Having a Beginners Mind

I am experiencing a flow with my psychotherapy clients. I seem to know what to say and when and which strategy or practice or suggest. This is quite fascinating for me to observe. I feel the confidence of having found my voice, of trusting in the magical attunement of union with another. I am experiencing the client as a sovereign wise being, despite what pain is being experienced and it’s an immense honour to be permitted entry to their inner world.

I keep a ‘beginners mind’ and an openness to being taught by the clients about them. I deeply attune to each person where they are at with ease. It’s a beautiful experience and a profound one.

I don’t always get it right, yesterday after a powerful session with a client who told me he was getting a lot out of our time together. I lost my balance a little. It was unexpected and he isn’t the ‘type’ to give compliments. I said some unnecessary things in response that while weren’t harmful, though were not from my deepest centre. Heady rather than hearty. I noticed the lack of power in those words. I reflect on my reactiveness. The resistance to receiving his positive feedback. I felt self conscious all of a sudden. Out of control. And it doesn’t really feel like it’s ‘me’ doing it. I kind of surrender myself into the moment.

The beginners mind state has always been a place of joy for me ; the curiosity, the disengagement from my ego, the openness to learning. ‘I don’t know’ is such a powerful phrase. There’s a few moments before seeing a client where my mind generates tempting worry thoughts-it suggests I should do something to prepare…what if, and what if…and I relax with that. I know it will be just fine. Or it won’t be, and that will still be fine. I know that my intention is set to be of maximum benefit to the person I’m about to speak to.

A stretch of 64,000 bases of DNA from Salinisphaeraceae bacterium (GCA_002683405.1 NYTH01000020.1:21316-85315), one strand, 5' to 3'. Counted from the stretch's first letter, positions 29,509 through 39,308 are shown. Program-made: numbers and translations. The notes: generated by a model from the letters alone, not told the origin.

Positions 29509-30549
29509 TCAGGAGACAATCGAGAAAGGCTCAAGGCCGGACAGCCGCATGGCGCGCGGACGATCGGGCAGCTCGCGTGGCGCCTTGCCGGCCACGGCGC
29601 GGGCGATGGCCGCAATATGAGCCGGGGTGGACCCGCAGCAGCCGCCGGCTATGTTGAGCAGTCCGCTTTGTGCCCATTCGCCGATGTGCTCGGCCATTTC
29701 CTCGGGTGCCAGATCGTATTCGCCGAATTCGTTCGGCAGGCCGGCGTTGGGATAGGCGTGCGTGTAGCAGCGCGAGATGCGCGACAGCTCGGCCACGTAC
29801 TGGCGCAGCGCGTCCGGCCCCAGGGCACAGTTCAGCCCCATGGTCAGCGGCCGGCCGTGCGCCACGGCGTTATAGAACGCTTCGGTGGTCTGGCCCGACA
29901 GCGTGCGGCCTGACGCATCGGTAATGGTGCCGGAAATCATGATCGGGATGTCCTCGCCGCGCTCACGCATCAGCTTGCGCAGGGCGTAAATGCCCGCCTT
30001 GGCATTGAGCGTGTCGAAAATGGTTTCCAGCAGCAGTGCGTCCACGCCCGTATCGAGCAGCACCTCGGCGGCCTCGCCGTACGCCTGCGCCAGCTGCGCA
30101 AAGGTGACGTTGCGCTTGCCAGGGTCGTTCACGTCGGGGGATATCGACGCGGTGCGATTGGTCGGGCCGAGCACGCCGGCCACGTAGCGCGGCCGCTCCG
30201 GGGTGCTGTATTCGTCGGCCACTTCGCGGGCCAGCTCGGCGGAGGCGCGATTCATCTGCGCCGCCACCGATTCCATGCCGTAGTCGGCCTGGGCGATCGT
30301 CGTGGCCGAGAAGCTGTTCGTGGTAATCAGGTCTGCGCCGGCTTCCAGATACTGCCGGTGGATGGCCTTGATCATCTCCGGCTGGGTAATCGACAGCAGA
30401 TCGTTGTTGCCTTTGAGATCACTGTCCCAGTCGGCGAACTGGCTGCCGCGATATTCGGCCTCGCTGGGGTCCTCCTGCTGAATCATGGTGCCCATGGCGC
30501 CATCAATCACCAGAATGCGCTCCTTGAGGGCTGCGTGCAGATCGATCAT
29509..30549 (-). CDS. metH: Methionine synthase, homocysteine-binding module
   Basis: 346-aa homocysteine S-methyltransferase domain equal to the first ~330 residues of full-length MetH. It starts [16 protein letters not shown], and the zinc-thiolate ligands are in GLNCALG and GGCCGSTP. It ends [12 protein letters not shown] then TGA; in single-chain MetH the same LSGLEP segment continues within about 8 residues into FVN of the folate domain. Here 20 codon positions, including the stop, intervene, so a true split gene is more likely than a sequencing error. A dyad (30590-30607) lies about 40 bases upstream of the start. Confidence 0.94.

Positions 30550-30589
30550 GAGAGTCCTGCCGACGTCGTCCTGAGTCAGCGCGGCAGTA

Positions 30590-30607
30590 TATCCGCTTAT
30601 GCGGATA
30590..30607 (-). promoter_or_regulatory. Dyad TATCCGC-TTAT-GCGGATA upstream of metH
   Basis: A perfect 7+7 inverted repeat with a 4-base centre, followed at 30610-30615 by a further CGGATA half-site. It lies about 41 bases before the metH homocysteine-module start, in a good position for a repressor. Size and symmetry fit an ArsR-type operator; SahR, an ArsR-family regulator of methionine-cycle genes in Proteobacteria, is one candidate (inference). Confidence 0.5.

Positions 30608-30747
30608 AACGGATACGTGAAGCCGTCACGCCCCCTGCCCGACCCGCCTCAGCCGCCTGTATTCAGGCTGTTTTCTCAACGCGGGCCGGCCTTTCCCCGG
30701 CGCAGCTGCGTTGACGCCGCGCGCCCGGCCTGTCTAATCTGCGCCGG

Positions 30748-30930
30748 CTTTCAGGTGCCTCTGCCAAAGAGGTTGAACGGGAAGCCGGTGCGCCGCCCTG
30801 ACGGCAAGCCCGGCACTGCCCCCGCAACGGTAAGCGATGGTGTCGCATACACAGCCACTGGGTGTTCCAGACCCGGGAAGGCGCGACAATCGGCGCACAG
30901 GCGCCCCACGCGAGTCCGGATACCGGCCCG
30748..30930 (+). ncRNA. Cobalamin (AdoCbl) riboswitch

So I embarked on this psychotherapy path with some strict ideas in my mind that I didn’t want to work with this or that condition or type of client. Now I’m already seeing that it doesn’t matter at all what the presenting issue is. At the moment what is presenting is a parenting issue, severe OCD and depression. And each of these is the outward manifestation of some level of, broadly speaking, self abandonment.

It is a delicate process of turning the client in the direction of embracing themselves approached with sensitivity and awareness of the strangeness and hence fear of the new unfamiliar territory. Gradually familiarising them with the language of self compassion, giving hope by describing the doors that can open up ahead for them. If I go too fast they will likely leave therapy. So I make sure they feel as safe as possible as they enter onto new ground, and a new way of being with themselves. Being really friendly to themselves.

There’s an ‘overlay’ of self hatred handed down by previous generations, and under that is the delight and the horror of the discovery that we are all great, fabulous, lovable, powerful. It is terrifying initially. So no need to go to great, lovable and powerful right away. Just the idea that we may not be as unworthy as we were led to believe is a good start. That self rejection and self criticism can strangle joy and creativity and lead to depression. It’s not our fault. This is what happened and there are ways to gradually lift the dark curtain.

The world looks a whole lot different when we change the filter through which we see. It’s like waving a magic wand. It is a great honour to be trusted to gently coax people (and myself) into giving up the old rules for living and beliefs, both of which were valiant attempts to protect ourselves with the only tools we had. But they resulted in us having to contort ourselves out of shape, and that hurts like hell.

It has been said that you teach best what you most need to learn and that is what I am experiencing. I’m learning to stop abandoning and rejecting myself every day and to turn towards myself with love and compassion. Rediscovering innocence.

A favourite by John Singer Sargent

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